I promised the other day to write a post about the dearest beloved's favorite birthday meal and to give a sneak preview of what's to come on the blog, and then yesterday I was kinda too beat to blog. So, today is the day!
Because Eve's birthday is in January, I almost always make a mix of roasted root vegetables. That's a given. Sometimes I do a balsamic version, and other times I just let the natural sweet roasted caramelization and a little salt and pepper make up the flavor profile. This year I went with parsnips, carrots, sweet potatoes, red russets, celery, onion, garlic, and fennel. The garlic and fennel--deep, sweet aromatics--are a perfect complement to the other vegetables. And, really, I would spread roasted garlic on just about anything, so I always put in extra cloves. Cut the veggies in uniform sizes for even cooking, mix with a little olive oil & salt & pepper, cover them and bake at 375 for a bit, uncover and broil on high until they look roasty toasty. Eat them with our vegetarian comfort food specialty, fake meatloaf.
What is a fake meatloaf, you ask? There are many veggie versions of meatloaf--but usually they are legume-based or soy-based versions of the real deal. The soy meatloaves are easy to make and throw in the oven. I use Lightlife Gimme Lean Ground Beef Style Veggie Protein, whatever breadcrumbs are in the pantry, an egg, garlic powder, dried herbs--tarragon is nice, garlic in real or powder form, and some dried mustard. Mix it up. I have, on occasion, sauteed onion, carrot, and garlic and put them inside the meatloaf. The thing about fake protein is that is already has so much of this stuff in it to make it taste like something that you can't actually change the flavor of it very much from the inside. So, instead, we sauce it up. Using ketchup, brown sugar, dried mustard, and some veggie seasoning, make a sauce. Make enough to cover the bottom of your meatloaf pan and to generously cover the top. Have I mentioned that I am annoying and don't measure stuff? Well, it's true. So I can't really tell you how much of any of this I actually use. But you will see it take shape as you go along. Cover and bake at 375 for about half an hour. Then, along with your vegetables, uncover and broil this on high for 10 or 15 minutes. Getting the sauce to almost caramelize is worth the effort. I mush the meatloaf flatter than normal in a casserole pan because it ends up kind of reminding me of barbequed ribs, but it's ok to go traditional, shape it like a loaf, and bake it off that way.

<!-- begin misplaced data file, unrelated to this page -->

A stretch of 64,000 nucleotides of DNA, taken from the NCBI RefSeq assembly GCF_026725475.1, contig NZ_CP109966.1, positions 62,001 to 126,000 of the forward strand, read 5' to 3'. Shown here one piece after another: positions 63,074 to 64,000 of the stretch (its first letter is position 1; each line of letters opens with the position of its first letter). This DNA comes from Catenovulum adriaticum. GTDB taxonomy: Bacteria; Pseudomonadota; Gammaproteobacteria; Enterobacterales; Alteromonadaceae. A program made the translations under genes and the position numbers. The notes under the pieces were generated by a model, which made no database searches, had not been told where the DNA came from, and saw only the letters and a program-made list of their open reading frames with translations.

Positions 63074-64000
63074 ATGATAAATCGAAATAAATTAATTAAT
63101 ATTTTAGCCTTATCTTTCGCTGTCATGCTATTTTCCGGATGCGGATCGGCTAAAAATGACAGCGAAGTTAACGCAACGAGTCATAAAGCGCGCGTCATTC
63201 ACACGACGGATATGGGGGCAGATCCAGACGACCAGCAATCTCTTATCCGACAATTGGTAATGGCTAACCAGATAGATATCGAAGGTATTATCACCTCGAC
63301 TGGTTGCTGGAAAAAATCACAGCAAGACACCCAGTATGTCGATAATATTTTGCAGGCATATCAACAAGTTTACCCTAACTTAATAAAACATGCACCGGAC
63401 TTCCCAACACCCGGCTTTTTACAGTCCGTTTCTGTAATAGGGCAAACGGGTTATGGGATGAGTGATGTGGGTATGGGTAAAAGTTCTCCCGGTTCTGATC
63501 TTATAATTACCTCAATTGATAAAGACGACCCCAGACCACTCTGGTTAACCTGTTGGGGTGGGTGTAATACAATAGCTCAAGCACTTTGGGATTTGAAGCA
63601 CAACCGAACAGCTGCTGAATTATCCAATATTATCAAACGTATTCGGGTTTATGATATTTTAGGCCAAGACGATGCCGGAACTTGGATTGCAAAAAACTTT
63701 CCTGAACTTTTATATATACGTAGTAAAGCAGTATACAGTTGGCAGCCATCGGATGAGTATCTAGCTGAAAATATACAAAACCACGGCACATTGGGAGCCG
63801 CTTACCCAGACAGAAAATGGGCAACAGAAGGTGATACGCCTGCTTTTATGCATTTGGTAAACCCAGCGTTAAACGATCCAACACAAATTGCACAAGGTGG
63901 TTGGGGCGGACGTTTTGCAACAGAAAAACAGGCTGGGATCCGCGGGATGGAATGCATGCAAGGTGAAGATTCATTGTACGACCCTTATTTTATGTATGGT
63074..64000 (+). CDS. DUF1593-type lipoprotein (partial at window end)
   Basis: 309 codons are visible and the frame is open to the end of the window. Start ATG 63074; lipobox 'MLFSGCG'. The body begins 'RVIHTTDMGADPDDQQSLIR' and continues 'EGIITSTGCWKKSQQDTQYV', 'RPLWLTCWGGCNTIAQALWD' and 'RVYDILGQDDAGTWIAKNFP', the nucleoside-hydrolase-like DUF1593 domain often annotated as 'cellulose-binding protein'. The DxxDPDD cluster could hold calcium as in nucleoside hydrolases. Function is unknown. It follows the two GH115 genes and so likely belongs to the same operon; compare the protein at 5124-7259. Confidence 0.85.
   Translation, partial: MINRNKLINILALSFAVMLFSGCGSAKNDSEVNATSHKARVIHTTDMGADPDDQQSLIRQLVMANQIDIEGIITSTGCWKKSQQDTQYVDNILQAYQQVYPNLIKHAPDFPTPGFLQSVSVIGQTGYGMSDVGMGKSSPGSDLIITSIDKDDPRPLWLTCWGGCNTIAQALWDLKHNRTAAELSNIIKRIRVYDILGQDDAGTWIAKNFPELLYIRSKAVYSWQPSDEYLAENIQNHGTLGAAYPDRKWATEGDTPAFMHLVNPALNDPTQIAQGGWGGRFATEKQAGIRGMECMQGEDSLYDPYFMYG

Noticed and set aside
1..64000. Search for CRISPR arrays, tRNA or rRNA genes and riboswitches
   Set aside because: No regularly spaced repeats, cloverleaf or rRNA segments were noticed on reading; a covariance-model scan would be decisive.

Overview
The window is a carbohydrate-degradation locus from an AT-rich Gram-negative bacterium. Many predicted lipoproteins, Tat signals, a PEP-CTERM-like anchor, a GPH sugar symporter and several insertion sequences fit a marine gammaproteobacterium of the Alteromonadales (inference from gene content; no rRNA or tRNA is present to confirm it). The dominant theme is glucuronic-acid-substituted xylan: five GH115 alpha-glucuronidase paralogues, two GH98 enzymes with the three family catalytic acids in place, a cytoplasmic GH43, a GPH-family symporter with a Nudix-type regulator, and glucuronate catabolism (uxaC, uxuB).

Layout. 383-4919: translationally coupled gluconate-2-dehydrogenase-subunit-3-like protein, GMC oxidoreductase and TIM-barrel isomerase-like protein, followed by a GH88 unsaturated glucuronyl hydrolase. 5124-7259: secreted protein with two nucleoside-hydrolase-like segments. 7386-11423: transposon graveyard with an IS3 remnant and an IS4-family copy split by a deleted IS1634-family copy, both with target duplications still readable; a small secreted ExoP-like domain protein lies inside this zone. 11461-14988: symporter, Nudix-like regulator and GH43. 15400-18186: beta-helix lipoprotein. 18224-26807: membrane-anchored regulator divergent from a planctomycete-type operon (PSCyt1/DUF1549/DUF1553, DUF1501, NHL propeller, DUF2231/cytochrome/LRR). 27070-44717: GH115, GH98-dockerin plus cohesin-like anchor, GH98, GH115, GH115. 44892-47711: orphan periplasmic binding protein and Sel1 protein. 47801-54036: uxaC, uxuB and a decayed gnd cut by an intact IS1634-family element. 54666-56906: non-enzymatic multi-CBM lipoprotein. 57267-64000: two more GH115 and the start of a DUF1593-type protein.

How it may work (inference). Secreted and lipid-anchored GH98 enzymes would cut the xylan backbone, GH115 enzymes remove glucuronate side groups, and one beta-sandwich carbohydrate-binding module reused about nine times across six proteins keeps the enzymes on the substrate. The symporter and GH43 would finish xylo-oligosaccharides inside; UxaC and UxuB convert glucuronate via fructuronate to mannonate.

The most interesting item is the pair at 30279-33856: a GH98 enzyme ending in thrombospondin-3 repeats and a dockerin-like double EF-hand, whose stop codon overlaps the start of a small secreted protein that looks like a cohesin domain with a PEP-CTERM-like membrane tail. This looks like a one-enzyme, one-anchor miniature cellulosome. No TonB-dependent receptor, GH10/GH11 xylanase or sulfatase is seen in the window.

Dinner is served:
The weekend after next, a good friend of mine will be teaching us how to make world's most fantastic sourdough bread--so stay tuned for that. And I bet I'll be putting up a post about making macarons soon. Having fun yet? I am.